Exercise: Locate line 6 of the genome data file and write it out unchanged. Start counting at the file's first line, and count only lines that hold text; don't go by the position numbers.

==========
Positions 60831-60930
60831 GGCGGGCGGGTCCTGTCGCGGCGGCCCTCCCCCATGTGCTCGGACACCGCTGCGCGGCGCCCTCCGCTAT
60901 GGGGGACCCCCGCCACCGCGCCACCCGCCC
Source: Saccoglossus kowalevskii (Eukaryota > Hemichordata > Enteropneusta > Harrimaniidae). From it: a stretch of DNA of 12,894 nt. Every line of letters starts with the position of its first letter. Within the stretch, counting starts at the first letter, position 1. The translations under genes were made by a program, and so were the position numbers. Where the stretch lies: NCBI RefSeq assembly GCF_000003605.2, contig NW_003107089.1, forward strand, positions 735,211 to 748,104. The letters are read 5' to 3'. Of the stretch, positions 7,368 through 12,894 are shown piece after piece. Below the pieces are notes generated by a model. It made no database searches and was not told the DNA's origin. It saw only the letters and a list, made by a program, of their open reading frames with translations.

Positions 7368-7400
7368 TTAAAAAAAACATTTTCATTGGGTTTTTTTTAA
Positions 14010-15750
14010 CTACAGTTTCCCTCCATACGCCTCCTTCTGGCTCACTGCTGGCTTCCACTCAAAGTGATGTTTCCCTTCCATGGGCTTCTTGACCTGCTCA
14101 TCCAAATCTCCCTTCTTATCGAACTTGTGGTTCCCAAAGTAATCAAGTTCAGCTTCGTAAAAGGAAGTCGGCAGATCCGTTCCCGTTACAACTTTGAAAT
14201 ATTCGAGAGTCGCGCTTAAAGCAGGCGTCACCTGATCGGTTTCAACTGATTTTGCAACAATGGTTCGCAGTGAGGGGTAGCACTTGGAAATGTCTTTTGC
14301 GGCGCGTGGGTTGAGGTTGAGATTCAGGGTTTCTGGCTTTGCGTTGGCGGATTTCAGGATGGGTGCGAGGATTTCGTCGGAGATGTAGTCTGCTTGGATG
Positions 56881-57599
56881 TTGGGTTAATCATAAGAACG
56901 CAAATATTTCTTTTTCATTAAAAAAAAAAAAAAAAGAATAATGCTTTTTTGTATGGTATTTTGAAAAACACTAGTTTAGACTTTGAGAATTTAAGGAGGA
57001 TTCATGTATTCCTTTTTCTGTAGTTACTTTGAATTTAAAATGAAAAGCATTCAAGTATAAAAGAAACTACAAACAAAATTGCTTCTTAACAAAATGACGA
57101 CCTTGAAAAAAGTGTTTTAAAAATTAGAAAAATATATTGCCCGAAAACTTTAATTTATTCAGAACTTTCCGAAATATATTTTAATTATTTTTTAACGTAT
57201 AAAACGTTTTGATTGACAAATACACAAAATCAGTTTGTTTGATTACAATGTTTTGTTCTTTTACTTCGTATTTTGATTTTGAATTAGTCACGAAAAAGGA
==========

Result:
7368 TTAAAAAAAACATTTTCATTGGGTTTTTTTTAA